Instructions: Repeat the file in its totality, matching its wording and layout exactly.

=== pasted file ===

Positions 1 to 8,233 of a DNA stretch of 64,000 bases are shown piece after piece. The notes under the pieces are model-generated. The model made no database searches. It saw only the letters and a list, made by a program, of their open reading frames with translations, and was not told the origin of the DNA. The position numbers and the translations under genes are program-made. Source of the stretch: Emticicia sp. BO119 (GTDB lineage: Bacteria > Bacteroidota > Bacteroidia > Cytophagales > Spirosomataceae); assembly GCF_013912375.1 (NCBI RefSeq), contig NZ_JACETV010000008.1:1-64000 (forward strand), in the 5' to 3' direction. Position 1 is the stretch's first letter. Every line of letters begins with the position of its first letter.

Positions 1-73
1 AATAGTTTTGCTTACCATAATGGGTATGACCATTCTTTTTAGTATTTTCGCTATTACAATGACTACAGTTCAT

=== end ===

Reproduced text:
Positions 1 to 8,233 of a DNA stretch of 64,000 bases are shown piece after piece. The notes under the pieces are model-generated. The model made no database searches. It saw only the letters and a list, made by a program, of their open reading frames with translations, and was not told the origin of the DNA. The position numbers and the translations under genes are program-made. Source of the stretch: Emticicia sp. BO119 (GTDB lineage: Bacteria > Bacteroidota > Bacteroidia > Cytophagales > Spirosomataceae); assembly GCF_013912375.1 (NCBI RefSeq), contig NZ_JACETV010000008.1:1-64000 (forward strand), in the 5' to 3' direction. Position 1 is the stretch's first letter. Every line of letters begins with the position of its first letter.

Positions 1-73
1 AATAGTTTTGCTTACCATAATGGGTATGACCATTCTTTTTAGTATTTTCGCTATTACAATGACTACAGTTCAT